Home Improvement

Published on Thu, Mar 20, 2008
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Home Improvement

Metal fabricator creates functional outdoor art

By Jack Kintner

Here’s a guy who loves his work. Joe Clark creates what he calls functional art out of metal. “Actually, I use a lot of stuff,” he said, “including blown glass, plate glass, resin, plastics, fiber art and wood works. We often work with other artists and craftsmen to create cohesive multi-media designs.”

For example, Frank and Mary King of Bellingham have a house that has a high cathedral ceiling with a free-standing gas-fired stove and an upstairs hallway that becomes a 50-foot balcony as it runs through the living room. “We covered the galvanized vent pipe with bronze that I first treated with chemicals to get a certain kind of aged finish, or patina. You could get the same thing by leaving it outside for a year or two but this controls the look you get,” Clark said.

Once the bronze cladding has the look Clark wants, he installs it and then coats it with something to protect the finish from further change, usually clear lacquer or even paste wax. “It’s to protect the metal, not your hands. If you were to touch this the acids in your hand will eventually etch the surface,” he said. He added a seamless bronze fireplace surround to complete the piece. The upstairs railing is steel, also treated to develop a unique patina, combined with brass highlights. Both pieces, of course, are unique creations that also serve a practical purpose. “It’s functional art that is both unique but also integrated with the house,” Clark said.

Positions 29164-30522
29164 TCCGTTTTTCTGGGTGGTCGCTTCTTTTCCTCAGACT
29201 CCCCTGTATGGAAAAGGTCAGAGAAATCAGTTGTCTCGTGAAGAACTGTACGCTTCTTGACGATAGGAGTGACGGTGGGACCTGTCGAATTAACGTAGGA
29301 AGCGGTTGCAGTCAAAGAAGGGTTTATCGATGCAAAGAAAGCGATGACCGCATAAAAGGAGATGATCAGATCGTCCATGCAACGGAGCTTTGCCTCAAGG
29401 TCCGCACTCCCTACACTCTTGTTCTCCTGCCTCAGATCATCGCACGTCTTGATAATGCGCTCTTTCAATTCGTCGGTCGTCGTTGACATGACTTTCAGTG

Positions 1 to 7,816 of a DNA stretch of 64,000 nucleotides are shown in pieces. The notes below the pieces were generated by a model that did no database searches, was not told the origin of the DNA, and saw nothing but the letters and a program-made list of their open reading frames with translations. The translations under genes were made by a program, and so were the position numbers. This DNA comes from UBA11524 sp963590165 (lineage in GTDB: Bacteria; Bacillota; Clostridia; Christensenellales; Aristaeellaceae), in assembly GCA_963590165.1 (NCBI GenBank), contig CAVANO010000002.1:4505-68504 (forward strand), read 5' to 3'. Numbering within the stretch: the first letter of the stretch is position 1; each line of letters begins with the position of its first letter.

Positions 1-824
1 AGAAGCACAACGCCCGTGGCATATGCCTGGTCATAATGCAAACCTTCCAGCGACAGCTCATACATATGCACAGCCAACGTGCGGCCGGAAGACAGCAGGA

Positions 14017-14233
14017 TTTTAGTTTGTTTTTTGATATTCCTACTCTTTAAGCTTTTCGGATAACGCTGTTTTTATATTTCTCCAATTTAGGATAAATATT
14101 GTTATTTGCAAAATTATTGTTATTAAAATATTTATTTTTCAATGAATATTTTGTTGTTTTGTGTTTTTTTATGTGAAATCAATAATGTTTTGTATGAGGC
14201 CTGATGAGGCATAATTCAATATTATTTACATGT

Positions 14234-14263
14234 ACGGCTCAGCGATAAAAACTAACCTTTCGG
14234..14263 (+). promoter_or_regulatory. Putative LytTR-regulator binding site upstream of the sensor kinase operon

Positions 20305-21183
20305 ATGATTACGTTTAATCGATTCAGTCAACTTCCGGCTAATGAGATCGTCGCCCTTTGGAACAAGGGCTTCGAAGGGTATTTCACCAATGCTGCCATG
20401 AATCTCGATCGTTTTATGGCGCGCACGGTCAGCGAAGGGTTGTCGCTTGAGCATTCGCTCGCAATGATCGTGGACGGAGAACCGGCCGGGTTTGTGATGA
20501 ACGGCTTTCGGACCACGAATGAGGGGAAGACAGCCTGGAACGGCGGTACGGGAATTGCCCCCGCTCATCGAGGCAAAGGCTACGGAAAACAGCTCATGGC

Another house on Chuckanut Point needed a bench to go around and highlight an outdoor hot tub. “You don’t want to use metal, of course, because that’s almost always going to be too cold. So we used steam-bent teak slats for the base,” he said, describing a creation in which the artist in him really seemed to come out.

“I’ve never steam bent teak before, but wanted to try, so I made a box and hooked up a crab cooker to it for steam. I put the slats in for a couple of hours and then wrapped them around a bending form,” Clark said.

Since they describe an eight-foot diameter semi-circle, each slat needed to describe a slightly larger curve to fit around the one in front of it, so to accomplish that he simply stacked them together edge to edge once they were steamed and bent them all at once, one inside the other, getting the kind of gradual increase in diameter he needed.

Clark said the back was a little trickier. He used eleven slats for the seat and five for the back, but the back also involved making a compound curve (a surface that curves in more than one direction at once, like the fender on a car) since it not only curves around but also leans back a little to be comfortable. “Each slat cost $250 so I tried not to make any mistakes,” he said.

Another project, done for a view property in Bellingham’s Edgemore neighborhood, shows off Clark’s ability to do semi-representational art, using motifs that seem to blend the industrial look of art deco that the metals he uses seems to be suited for with a more art nouveau influence of images of local foliage and landscapes.

He made two small pass gates of woven brass bars with side posts that contain flowing and representational silhouettes of leaves and foliage based on nearby Madrona trees that cover the property (photo above).

“I designed it on Autocad and then executed the design in the metal using computer numeric control (CNC), which is a way of cutting using a computer for precision and accuracy,” Clark said.

In the future, Clark will be working with Bellingham architect Dave Christensen on a renovation of the old Gaston Bay Building at the end of Roeder Street, and also plans to work on multi-media projects with glassblower Christopher Morrison, creator of the large piece inside the entrance to Fairhaven’s Village Books.

If your tastes run to more modest examples of functional art, Clark also makes small items such as drawer pulls, gratings, light fixtures and even custom house numbers.

His website has examples of his work at www.ArchitecturalEle-mentsGallery.com. For more information call 360/201-6995.